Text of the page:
NEW YORK - Within the past 12 months General Mills anted up $10.5 billion to buy Diageo's Pillsbury food unit, European food and consumer products giant Unilever spent $21 billion to gobble up Bestfoods, and Philip Morris dropped $15 billion for Nabisco.
What's going on here?
"To stay competitive in the food business, you need a broad array of market-leading products in growing, on-trend categories," says Romitha Mally, packaged foods analyst at Goldman Sachs. "Size gives a company muscle with retailers," adds David Nelson of Credit Suisse First Boston.
The enterprise multiple is a good guideline for what acquirers pay for food companies. The enterprise value of a company--the market value plus total debt and the liquidation value of preferred stocks minus cash and equivalents--represents the minimum price an acquiring firm must pay to buy another publicly traded company. The enterprise multiple is the ratio of enterprise value to a company's operating income, or earnings before interest, taxes, depreciation and amortization.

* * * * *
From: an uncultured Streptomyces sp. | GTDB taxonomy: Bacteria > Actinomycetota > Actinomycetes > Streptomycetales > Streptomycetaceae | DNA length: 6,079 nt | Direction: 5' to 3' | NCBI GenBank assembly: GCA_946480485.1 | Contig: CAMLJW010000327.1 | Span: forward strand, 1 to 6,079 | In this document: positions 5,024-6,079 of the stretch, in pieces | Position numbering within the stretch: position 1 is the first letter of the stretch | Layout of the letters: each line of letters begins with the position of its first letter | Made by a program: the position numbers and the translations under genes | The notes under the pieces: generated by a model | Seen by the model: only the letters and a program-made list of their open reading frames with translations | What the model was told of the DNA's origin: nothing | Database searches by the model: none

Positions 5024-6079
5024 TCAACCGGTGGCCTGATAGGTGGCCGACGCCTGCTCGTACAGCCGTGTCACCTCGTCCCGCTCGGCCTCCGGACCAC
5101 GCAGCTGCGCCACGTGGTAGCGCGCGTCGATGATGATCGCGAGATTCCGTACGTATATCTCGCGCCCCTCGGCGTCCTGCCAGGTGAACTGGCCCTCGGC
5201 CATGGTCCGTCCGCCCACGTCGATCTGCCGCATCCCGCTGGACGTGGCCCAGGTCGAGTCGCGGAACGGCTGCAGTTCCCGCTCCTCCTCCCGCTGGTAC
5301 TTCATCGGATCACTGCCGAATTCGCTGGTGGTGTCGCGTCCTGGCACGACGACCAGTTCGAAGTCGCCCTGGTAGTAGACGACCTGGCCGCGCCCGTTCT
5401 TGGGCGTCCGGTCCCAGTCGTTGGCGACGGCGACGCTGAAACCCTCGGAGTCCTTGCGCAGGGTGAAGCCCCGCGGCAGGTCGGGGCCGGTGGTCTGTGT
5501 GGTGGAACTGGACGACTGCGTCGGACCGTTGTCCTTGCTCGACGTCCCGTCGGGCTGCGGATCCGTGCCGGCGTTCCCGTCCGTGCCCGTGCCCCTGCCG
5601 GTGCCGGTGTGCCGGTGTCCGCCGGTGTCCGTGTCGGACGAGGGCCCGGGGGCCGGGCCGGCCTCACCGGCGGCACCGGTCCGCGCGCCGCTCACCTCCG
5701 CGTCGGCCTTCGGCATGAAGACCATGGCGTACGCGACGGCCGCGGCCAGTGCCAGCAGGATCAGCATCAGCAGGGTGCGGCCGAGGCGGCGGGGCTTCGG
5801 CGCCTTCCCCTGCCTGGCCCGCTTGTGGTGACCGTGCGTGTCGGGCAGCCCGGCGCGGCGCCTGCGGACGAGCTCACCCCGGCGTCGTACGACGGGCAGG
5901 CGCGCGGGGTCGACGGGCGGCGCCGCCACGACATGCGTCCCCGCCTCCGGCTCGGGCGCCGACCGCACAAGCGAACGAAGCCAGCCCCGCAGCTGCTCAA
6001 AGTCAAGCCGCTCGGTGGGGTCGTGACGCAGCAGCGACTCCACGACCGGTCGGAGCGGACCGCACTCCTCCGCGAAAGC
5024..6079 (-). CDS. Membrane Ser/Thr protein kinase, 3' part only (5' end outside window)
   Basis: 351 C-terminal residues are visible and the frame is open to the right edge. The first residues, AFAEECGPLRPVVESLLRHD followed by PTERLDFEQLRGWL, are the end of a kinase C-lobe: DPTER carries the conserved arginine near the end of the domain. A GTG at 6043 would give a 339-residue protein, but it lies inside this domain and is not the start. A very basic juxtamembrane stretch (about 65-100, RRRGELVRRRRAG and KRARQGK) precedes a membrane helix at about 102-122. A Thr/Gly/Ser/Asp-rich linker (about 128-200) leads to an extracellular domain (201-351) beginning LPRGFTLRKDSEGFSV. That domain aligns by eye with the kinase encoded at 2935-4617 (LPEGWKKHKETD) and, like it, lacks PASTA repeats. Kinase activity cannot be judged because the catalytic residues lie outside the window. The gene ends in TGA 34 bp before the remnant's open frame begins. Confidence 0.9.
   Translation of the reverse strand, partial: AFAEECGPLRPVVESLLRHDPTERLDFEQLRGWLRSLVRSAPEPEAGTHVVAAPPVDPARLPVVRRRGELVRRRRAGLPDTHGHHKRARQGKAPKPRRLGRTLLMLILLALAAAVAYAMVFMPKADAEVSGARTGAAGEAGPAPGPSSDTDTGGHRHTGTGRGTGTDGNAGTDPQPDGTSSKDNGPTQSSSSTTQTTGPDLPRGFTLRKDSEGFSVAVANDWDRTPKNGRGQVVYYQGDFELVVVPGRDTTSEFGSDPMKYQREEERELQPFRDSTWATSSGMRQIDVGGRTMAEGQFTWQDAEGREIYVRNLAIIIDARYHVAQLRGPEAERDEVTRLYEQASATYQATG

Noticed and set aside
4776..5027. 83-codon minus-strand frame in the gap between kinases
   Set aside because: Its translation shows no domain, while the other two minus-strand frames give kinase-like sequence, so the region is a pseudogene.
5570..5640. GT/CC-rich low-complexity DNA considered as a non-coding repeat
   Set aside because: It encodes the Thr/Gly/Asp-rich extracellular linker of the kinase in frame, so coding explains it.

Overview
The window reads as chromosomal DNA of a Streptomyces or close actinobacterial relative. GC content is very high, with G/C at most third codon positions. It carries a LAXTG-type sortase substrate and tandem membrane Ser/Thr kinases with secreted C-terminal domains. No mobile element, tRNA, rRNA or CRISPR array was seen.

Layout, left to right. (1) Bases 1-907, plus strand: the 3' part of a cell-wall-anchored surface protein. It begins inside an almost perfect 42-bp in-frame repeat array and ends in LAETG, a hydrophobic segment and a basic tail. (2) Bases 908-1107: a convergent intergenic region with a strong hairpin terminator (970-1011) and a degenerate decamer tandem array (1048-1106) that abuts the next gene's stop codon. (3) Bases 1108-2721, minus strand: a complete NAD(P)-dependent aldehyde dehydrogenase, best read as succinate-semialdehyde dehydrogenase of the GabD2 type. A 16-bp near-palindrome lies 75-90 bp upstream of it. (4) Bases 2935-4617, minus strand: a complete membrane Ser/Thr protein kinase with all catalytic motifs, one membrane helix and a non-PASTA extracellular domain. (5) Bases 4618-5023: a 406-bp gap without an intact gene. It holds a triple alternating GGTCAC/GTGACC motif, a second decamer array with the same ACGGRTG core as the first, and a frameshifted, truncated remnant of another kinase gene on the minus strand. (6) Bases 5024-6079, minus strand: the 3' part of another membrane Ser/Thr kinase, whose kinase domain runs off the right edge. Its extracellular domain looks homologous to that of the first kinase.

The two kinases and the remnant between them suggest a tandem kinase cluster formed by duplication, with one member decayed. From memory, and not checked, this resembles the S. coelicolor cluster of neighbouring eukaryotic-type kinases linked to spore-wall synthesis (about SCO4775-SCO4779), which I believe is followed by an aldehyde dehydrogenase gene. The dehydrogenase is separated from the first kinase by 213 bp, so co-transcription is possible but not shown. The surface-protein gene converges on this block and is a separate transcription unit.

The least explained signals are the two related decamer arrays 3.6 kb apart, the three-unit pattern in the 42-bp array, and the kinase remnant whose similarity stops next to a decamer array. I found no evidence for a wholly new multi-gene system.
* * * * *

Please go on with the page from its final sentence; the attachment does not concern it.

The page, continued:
Unilever (nyse: UN - news - people), for example, paid an enterprise multiple of 14 for Bestfoods (nyse: BFO - news - people). Using that deal as a guideline, we sought out food companies with enterprise multiples of 14 or less. All the companies on our list are profitable, trade below their 52-week highs, carry estimated 2001 price-to-earnings ratios below 22 and have projected three- to five-year earnings growth of 10% or higher.
Full story at Forbes.com